Buddhist Education
Nuances of loving kindness
Daily News, V de Mel
15/11/2013 10:18 (GMT+7)
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Nov 14 -- Loving kindness is very much easier said than done. Especially in a country like Sri Lanka, where Buddhists follow the cultural mode of the Buddha's teachings, it is difficult to practise this sublime human quality.

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Simply speaking, any human being on this plant would find it to practise it.

Loving kindness is the loose English equivalent to the Pali term 'Metta'. In metta comes a complex layer of semantic as well as virtual meanings. It is much more than just loving you friend or neighbour.

Loving someone is easy, but loving the bad side of the very same one is a tough experience - tougher even to imagine. Therefore the metta experience is much more complicated than love, hence it is called loving kindness.

Many misunderstand metta for being able to remain passive when justice happens. If that is so, the world would not evolve into the better. The practical sharpness of metta heightens when faced with justice.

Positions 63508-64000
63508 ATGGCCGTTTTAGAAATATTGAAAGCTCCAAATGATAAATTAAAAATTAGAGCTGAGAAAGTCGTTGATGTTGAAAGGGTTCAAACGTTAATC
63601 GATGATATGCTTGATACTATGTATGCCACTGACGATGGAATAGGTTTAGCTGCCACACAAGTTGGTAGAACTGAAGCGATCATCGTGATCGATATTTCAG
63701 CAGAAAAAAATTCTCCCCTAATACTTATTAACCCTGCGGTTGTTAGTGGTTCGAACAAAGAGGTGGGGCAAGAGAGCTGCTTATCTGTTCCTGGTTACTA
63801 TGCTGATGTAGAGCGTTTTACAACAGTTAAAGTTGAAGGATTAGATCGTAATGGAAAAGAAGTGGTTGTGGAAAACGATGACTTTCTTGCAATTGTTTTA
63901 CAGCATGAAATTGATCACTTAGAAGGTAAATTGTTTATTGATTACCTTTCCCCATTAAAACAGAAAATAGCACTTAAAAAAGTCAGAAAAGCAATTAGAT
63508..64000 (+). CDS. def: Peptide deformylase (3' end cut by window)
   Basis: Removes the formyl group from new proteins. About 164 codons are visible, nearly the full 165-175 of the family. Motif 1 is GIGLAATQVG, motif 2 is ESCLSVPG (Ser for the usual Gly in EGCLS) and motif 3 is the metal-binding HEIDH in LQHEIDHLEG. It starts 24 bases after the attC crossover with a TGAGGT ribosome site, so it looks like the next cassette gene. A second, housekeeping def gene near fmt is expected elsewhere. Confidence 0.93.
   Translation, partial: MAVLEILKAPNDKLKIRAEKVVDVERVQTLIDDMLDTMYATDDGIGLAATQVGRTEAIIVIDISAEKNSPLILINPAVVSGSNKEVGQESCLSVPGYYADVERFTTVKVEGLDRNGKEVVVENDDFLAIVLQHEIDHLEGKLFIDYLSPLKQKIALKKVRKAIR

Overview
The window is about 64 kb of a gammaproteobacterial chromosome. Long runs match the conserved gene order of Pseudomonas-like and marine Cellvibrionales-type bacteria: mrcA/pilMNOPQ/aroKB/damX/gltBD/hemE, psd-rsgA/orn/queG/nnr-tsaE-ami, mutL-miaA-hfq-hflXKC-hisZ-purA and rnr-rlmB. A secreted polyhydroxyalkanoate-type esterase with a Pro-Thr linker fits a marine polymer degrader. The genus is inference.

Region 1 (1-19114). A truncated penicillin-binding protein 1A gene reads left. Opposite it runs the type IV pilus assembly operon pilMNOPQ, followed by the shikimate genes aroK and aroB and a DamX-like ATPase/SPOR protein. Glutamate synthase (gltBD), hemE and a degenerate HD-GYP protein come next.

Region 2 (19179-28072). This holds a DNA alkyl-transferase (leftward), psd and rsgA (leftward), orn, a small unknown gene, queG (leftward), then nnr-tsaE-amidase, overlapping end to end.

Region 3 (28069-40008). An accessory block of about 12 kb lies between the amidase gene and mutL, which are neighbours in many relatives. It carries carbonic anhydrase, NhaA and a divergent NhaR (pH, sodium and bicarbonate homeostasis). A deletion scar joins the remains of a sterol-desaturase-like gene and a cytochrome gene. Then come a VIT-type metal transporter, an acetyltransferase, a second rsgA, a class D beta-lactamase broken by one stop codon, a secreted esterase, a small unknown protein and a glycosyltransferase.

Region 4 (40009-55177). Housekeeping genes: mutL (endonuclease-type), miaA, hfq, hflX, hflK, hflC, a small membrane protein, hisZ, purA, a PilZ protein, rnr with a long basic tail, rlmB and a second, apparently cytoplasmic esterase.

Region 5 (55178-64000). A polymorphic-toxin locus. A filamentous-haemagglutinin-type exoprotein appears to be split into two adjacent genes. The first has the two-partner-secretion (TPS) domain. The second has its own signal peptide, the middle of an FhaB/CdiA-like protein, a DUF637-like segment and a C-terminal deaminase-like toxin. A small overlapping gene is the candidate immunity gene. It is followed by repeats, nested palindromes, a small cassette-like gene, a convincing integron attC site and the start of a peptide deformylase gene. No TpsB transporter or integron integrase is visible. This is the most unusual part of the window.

For instance, a practising Buddhist comes across an angry-faced policeman by noontime. The police officer would pick on the Buddhist for no apparent reason. What is expected of the practising Buddhist? To remain passive simply because he has to spread metta or loving kindness?

It sounds hardly the case. The Buddhist, instead, should utilize a bit more hissing, without going to the extent of biting. A parable would explain this much better.

A snake took vows to follow every precept and keep away from sins. He was meditating when a group of children happened to pass by. They were surprised to see this still snake and tried to check if it was alive. The snake remained calm no matter what the kids did to him. His precepts were much more important.

But then that only worsened things.

The snake was badly bruised when his teacher suddenly crept in from nowhere and hissed at the children. This was one valuable moment for the teacher to explain his teachings.

This world is full of people who would exploit your goodness. So make sure you protect yourself against them with a little hissing. A little hissing will be enough and you don't have to go the extent of biting them.

Most importantly you don't have to be aggressive when you hiss. That is only a warning for others not to mess around you. There are many faces to the Buddhist concept of metta. Although it seems a bit tough to practise metta on surface, deep thinking will make it possible. 

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